Don Brash: the right road to 2025

Dr Brash’s preliminary comments on his new productivity task force suggest it risks heading in the wrong direction. Its focus is GDP and economic growth. The path to the future is different

Two roads diverged in a wood and I —
I took the one less travelled by,
And that has made all the difference — Robert Frost “The Road Not Taken” (1916)

Some people invoke Bhutan’s Ministry of Happiness but, for my whimsy, I like Robert Frost.

Since 1972, "gross national happiness" has been the measure of progress in Bhutan. Bhutan is neither very democratic, nor very developed, and the philosophy is Buddhist in origin, which in this secular country is more likely to be the end of the conversation than a beginning. This is not a post about Bhutan. The point is that they give equal weight to four dimensions of wealth or wellness—economic, environmental, political, and cultural—while we focus on GDP. Right now, that doesn’t make us very happy; we’re fretting about it.

Measured by GDP, Australian incomes are one-third higher than New Zealanders’, and New Zealand has slid in OECD rankings to the bottom third of developed countries. Labour’s aspiration to relocate us in the top half of the OECD was not realised. The National-ACT confidence and supply agreement promised “a high quality advisory group to investigate the reasons for the decline in New Zealand’s productivity performance and living standards relative to Australia’s, and make recommendations to address them”.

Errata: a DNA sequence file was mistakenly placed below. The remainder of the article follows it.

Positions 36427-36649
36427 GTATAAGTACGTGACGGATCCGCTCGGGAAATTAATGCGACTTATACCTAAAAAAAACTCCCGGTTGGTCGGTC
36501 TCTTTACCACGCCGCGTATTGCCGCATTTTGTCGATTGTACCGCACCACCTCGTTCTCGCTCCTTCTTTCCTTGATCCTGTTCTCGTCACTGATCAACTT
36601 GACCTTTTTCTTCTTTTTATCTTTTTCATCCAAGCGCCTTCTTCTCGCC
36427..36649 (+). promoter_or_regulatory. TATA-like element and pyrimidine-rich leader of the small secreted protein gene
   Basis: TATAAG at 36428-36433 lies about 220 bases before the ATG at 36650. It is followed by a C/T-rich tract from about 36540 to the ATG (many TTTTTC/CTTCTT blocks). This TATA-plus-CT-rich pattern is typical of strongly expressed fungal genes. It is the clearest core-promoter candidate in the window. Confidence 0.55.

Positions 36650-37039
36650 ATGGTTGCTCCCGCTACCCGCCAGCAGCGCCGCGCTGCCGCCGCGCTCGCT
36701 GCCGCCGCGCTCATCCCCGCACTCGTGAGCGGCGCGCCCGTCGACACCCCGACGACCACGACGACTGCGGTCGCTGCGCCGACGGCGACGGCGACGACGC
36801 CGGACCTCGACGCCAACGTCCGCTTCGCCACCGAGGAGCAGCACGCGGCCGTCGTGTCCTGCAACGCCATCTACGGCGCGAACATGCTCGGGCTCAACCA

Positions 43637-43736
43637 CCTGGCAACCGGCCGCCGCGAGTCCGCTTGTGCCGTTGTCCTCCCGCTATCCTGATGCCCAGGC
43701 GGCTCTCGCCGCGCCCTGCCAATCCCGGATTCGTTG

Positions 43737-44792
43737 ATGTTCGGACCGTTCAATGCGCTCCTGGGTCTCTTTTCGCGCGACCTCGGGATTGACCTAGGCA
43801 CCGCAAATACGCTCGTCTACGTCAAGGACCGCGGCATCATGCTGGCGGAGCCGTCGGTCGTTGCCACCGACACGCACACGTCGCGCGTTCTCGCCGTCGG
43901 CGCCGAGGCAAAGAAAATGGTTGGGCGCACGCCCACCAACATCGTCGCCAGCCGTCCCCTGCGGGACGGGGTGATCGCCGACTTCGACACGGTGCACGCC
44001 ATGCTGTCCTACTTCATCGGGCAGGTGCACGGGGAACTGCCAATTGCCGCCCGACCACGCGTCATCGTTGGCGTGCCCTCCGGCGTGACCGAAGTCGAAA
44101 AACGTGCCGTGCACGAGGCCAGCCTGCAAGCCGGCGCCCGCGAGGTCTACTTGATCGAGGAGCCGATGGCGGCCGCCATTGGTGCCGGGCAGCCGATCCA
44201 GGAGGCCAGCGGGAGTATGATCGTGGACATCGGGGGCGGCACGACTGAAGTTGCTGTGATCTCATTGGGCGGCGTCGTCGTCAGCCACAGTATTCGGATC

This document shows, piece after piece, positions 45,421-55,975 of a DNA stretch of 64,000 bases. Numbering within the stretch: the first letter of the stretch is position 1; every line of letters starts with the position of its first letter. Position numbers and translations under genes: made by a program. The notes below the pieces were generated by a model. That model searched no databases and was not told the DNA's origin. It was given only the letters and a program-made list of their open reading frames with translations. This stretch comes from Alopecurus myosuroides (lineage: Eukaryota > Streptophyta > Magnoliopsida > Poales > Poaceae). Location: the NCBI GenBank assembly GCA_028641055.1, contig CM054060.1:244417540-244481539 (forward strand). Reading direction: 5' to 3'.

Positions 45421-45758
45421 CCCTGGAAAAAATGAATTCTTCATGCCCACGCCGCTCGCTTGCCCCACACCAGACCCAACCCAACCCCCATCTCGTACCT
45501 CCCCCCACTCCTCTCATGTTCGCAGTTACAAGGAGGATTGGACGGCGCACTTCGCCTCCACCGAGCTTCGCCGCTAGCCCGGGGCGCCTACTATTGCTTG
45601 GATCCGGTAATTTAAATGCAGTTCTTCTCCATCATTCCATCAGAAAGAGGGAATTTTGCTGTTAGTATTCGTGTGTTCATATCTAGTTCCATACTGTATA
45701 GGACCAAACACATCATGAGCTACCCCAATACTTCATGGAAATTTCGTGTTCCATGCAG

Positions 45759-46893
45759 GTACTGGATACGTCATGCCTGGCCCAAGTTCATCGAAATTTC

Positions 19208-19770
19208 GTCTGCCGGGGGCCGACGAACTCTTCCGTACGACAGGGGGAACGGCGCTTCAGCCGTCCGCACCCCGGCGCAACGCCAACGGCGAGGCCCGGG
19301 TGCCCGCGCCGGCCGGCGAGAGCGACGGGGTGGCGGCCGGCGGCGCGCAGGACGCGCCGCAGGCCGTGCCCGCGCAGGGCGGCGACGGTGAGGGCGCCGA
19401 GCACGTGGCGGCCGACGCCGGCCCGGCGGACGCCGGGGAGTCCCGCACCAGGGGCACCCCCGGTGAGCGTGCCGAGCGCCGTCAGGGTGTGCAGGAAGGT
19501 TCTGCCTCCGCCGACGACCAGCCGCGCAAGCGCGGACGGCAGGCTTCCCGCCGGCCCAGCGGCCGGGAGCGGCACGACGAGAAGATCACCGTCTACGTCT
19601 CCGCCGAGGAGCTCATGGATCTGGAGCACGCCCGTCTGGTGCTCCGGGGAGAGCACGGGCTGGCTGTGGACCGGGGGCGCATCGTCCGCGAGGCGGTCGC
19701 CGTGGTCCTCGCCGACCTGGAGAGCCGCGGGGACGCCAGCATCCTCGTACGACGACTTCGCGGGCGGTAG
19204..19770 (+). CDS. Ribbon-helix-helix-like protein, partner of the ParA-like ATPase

The group, dubbed the “2025 task force” and chaired by Dr Brash, will first report in November.

Brash set out his preliminary thoughts in a speech to the Auckland University of Technology on 30 July. It seems pretty clear from the speech that his measures for parity with Australia are GDP and economic growth. Others’ thinking is different.

First, a disclaimer. I’m not discounting the value of material wealth in supporting the living standards we want and expect: the subsidised education, free health care, welfare, pensions, good roads and rail, and so on. The extent of the coincidence between life satisfaction and per capita income has been disputed; some think that there is a ceiling, beyond which growth in income does not advance happiness. And yet, there’s a strong correlation.

In other words, this isn’t an “either or” argument about abandoning growth in pursuit of happiness—more of a “yes, but”.

GDP is our key economic indicator, the headline number that we take as a measure of progress; witness the relief with which reports of 0.1% growth in the June quarter emerged last week. Simon Kuznets, originator of the GDP concept, is said to have warned in 1962 that it was not supposed to be used as a proxy for national economic welfare, and yet that is how the media, politicians, and by extension all of the rest of us, extrapolate from it. But it paints a false picture.

GDP “counts for nothing” behaviour that has economic value. If community volunteer work declines, community well being also declines. The value to welfare of caregiving and housekeeping services such as cooking, cleaning and child rearing is only measured when they are paid for. If you live somewhere that supports a degree of self-sufficiency (trout fishing, foraging for firewood, saving seed to grow vegetables, drying clothes in the sun), GDP has nothing to say about it, but those activities allow income to be spent on something else, and your living standards are probably higher as a result.

It makes no distinction between items that are costs and items that are benefits. Using a clothes dryer instead of the sun takes resources, increases your carbon footprint, and raises GDP. Crime, prison-building, war and disaster relief may all contribute to GDP, assuming they don’t divert economic activity from its ordinary course. GDP counts things as benefits that are a net destruction of wealth in the form of natural capital stocks, such as over-fishing, unsustainable farming, or mining in environmentally precious places.